Long-Term Disability Insurance
A long-term disability insurance policy protects your income if you become permanently disabled. You could receive roughly 60% of your income in benefits usually from 90 days after you become disabled until you reach retirement age. Long-term disability insurance premiums cost between 1% and 3% of your income.
- Written By Jennifer Schell
Jennifer Schell is a professional writer focused on demystifying annuities and other financial topics including banking, financial advising and insurance. She is proud to be a member of the National Association for Fixed Annuities (NAFA) as well as the National Association of Insurance and Financial Advisors (NAIFA).Read More
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- Updated: March 24, 2023
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- Long-term disability insurance replaces lost income if you become disabled for several years or permanently.
- Most long-term disability coverage replaces about 60% of your income, and benefits can last until you reach retirement age.
- If you have an “own-occupation” policy, you’ll receive benefits if you can no longer work in your specific field. An “any-occupation” policy only pays benefits if you are unable to work in any capacity.
What Is Long-Term Disability Insurance?
Long-term disability insurance pays benefits to cover income lost due to a serious disability. If you become permanently sick or injured and can no longer work, long-term disability insurance will replace a portion of the income you would be earning if you were still working.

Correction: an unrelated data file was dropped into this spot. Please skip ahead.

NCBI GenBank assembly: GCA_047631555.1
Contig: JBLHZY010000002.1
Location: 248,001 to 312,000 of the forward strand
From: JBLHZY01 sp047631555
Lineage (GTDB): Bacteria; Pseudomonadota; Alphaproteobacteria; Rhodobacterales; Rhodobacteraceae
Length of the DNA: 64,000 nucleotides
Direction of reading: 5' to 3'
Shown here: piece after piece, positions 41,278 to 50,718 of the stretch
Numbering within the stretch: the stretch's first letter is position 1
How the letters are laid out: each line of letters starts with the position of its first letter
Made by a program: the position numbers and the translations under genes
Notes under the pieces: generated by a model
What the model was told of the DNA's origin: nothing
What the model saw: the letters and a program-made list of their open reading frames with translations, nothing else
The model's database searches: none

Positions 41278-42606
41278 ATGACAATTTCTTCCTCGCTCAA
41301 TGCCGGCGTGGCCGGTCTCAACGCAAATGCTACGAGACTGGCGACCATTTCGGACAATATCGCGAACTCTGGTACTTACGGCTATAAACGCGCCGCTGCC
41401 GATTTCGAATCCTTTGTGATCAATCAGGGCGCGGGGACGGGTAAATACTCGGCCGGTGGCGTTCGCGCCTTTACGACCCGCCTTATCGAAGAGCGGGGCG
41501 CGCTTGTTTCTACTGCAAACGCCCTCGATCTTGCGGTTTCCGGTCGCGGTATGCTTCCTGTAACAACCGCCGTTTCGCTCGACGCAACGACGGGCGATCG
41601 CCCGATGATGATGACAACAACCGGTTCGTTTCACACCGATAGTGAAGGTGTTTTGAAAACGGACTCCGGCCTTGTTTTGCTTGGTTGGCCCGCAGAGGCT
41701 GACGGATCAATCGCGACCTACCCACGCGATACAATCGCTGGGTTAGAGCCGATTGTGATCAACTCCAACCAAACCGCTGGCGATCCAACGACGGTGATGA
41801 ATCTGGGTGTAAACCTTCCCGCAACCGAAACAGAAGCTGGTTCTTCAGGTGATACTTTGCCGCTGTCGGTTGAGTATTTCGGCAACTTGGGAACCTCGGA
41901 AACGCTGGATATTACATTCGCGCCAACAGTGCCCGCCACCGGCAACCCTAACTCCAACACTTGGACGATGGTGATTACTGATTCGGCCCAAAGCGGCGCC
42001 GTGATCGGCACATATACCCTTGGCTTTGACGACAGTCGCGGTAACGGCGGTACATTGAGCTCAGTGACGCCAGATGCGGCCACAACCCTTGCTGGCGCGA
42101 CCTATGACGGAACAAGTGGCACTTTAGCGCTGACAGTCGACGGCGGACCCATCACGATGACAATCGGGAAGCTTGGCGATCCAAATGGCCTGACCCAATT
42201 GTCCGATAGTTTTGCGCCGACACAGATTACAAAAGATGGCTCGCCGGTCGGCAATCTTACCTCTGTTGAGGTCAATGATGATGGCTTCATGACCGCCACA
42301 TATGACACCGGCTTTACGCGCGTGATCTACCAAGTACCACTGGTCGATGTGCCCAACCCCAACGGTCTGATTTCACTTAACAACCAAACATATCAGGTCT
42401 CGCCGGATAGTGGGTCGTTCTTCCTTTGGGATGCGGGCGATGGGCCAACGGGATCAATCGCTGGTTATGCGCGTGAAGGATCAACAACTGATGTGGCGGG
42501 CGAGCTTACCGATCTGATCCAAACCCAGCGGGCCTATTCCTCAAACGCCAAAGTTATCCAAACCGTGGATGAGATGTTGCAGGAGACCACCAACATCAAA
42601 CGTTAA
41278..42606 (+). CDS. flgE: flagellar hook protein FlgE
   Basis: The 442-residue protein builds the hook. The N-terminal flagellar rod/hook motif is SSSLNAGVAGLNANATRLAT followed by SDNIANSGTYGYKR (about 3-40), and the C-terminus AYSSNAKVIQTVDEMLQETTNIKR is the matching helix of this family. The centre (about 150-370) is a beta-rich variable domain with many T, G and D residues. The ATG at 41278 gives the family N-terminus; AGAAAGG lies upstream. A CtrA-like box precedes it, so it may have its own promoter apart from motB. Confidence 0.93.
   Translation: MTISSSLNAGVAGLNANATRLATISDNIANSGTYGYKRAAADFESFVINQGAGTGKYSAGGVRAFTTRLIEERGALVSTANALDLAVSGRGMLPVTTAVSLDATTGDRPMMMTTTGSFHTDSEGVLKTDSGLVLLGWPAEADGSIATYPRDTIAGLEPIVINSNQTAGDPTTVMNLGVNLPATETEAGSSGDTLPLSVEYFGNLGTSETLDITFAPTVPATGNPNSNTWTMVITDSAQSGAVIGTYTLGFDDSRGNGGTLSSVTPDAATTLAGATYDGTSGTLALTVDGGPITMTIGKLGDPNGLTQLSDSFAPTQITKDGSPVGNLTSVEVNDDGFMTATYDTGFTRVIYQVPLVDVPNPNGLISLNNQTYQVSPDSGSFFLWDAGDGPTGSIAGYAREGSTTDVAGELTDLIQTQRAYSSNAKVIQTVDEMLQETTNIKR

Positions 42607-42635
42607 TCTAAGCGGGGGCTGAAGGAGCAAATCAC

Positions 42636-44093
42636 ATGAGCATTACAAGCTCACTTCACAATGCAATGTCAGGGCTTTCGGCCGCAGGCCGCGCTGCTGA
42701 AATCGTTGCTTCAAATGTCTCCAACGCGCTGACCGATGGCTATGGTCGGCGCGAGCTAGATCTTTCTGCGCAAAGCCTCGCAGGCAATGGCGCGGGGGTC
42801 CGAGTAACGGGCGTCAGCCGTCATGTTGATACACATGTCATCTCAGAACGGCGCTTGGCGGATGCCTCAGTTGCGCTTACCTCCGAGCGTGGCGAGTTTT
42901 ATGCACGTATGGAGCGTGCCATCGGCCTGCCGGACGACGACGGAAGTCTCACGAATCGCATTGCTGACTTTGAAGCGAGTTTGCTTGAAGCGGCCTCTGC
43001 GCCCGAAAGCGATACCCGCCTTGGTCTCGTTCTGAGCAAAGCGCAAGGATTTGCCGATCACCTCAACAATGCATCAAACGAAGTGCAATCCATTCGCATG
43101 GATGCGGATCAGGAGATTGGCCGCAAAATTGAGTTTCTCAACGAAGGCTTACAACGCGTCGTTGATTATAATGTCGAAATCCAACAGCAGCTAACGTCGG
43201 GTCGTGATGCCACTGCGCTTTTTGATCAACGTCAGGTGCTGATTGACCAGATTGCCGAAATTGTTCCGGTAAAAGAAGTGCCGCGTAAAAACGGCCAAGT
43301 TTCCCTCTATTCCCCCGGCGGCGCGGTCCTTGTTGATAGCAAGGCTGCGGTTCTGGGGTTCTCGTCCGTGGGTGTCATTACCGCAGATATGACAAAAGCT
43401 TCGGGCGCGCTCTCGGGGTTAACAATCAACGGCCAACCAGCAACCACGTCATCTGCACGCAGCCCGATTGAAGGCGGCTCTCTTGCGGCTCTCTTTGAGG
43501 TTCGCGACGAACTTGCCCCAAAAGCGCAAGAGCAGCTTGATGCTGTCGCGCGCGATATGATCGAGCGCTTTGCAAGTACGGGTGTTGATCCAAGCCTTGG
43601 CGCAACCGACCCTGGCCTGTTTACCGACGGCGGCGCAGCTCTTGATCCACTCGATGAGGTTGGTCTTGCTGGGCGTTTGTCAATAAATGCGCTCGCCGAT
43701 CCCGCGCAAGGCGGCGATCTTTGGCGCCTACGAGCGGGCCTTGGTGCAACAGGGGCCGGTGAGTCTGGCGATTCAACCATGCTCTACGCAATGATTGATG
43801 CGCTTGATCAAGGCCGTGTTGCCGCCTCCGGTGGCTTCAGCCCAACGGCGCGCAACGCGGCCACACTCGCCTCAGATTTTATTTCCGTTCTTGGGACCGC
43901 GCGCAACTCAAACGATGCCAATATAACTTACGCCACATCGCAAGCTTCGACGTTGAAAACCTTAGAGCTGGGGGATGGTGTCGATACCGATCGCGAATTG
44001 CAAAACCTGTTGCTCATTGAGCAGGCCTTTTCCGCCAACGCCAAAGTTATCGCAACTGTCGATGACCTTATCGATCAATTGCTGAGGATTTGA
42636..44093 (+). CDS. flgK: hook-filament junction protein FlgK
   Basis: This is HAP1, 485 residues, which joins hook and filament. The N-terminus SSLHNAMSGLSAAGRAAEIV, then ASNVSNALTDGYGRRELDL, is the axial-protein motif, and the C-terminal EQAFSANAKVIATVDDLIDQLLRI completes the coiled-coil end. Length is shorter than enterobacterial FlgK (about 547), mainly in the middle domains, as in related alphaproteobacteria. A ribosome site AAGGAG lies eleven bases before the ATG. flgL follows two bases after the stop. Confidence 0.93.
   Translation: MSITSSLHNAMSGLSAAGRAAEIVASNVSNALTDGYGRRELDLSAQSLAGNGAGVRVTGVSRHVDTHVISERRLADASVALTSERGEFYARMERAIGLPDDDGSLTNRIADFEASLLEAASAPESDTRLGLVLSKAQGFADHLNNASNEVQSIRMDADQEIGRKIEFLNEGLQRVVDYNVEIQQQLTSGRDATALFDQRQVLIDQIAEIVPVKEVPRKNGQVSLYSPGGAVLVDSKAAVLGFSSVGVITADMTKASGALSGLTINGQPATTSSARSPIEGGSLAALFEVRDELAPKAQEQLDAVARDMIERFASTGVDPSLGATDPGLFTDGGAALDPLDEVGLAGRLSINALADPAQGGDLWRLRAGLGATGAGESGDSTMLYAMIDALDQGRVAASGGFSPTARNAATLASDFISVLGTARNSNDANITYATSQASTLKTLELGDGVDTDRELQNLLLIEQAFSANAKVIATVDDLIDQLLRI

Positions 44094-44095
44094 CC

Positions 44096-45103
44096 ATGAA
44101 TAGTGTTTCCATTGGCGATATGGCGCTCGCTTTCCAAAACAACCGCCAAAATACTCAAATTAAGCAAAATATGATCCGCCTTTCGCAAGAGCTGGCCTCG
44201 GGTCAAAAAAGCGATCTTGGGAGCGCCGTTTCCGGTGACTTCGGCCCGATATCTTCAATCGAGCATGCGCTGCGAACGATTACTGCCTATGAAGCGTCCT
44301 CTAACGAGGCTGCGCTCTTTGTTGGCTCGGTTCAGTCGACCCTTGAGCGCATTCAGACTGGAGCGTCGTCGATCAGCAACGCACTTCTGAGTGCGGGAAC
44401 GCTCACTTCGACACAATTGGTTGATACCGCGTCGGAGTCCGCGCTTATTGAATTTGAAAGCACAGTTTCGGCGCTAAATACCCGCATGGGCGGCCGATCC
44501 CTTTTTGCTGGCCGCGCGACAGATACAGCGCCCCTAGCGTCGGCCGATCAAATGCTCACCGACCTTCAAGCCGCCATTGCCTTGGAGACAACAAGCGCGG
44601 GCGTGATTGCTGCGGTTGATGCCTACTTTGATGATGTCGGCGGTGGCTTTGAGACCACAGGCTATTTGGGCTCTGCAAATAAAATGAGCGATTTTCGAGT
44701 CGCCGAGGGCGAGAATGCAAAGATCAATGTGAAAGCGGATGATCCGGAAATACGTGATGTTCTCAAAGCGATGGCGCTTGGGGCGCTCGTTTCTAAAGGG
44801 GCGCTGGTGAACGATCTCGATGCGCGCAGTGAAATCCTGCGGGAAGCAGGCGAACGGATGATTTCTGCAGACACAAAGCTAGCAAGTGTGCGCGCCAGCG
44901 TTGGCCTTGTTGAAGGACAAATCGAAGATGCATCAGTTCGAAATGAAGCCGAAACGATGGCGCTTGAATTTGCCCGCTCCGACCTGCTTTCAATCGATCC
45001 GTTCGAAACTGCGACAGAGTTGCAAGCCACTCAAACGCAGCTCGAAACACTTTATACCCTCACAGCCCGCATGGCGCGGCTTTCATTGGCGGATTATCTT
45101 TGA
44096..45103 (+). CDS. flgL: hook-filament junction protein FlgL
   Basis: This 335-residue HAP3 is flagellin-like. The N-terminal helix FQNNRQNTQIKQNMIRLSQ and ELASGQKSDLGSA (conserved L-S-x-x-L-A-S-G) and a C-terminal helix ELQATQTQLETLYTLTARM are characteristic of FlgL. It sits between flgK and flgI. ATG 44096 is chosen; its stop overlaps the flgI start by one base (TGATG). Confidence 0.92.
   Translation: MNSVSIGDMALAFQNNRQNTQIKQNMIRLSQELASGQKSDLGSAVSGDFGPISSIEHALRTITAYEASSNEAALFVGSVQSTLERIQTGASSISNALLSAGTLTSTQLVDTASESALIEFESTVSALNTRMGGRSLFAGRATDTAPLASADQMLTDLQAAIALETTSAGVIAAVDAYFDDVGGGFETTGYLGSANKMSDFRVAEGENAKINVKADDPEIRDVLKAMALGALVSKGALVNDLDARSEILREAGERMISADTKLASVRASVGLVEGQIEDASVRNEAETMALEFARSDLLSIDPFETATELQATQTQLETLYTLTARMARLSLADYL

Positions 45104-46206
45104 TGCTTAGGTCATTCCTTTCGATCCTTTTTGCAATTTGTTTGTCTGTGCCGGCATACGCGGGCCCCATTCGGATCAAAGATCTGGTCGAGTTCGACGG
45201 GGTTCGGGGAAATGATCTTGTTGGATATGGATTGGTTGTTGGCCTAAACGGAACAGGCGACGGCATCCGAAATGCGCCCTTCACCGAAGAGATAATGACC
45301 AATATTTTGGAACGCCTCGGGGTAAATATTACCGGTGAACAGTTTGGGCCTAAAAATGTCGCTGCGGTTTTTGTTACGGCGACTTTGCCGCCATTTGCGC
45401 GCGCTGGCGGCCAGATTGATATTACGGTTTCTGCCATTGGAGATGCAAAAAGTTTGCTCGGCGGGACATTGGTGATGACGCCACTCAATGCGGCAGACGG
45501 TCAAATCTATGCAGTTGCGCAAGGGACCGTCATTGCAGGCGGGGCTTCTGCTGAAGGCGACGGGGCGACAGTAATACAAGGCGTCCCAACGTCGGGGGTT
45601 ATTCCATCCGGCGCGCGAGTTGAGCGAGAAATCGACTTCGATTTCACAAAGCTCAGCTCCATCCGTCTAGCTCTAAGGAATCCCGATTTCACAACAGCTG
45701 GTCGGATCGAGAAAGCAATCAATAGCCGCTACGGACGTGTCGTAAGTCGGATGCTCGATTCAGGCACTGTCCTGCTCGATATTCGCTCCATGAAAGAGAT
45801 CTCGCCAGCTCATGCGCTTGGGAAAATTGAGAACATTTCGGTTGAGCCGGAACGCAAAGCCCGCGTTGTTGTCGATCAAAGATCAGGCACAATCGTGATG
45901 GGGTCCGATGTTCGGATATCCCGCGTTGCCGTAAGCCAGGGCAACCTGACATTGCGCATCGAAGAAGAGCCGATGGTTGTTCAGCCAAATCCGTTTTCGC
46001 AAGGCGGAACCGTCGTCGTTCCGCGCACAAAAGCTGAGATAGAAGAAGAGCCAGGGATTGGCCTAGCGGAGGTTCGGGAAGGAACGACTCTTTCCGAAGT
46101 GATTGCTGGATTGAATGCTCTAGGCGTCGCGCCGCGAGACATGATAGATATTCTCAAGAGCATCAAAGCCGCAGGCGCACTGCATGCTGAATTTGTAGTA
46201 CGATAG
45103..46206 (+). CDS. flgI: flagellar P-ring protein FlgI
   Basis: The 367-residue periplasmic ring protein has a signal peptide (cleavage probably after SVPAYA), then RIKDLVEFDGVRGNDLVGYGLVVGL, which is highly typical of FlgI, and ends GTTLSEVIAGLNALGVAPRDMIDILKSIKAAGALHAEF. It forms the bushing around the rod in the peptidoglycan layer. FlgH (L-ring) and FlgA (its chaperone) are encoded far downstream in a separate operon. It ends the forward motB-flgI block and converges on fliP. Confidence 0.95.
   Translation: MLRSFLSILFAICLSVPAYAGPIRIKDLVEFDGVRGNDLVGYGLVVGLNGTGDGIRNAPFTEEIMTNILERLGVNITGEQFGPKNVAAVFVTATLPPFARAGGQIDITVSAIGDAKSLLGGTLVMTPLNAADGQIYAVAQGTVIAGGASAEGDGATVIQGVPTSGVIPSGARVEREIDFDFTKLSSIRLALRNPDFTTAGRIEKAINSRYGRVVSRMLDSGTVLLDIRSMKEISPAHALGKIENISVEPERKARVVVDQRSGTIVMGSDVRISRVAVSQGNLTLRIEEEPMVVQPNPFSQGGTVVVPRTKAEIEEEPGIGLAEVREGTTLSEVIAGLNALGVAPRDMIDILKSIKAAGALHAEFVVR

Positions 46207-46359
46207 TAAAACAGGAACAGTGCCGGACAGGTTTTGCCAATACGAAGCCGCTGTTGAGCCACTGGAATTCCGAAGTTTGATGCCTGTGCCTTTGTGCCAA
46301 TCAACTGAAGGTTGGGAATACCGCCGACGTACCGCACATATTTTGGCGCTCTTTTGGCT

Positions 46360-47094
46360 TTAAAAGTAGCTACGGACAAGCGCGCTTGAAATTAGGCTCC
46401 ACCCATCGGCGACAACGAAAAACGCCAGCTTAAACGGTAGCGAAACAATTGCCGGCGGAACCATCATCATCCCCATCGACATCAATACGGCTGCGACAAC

Long-term is one of two types of disability insurance. The other type is short-term disability insurance, which covers income lost due to a temporary disability, such as recovering from surgery or pregnancy.
To qualify for long-term disability benefits, you must be unable to work for several months, years or permanently due to a “total disability.” However, different insurers and disability policies define “total disability” in different ways.
Typically, there are two terms insurers use to describe long-term disability insurance policies: “own-occupation” and “any-occupation.”
With an “own-occupation” policy, you’re considered to have a total disability if you aren’t able to work in your specific occupation or field of expertise. You may be capable of working in another occupation but can still receive benefits. This type of policy is commonly purchased by specialists like surgeons and dentists.
An “any-occupation” policy provides benefits only if the insured person cannot work in any occupation for which they have the appropriate education and experience. However, if the person could be retrained to work in another profession, an any-occupation policy might not approve them to receive benefits.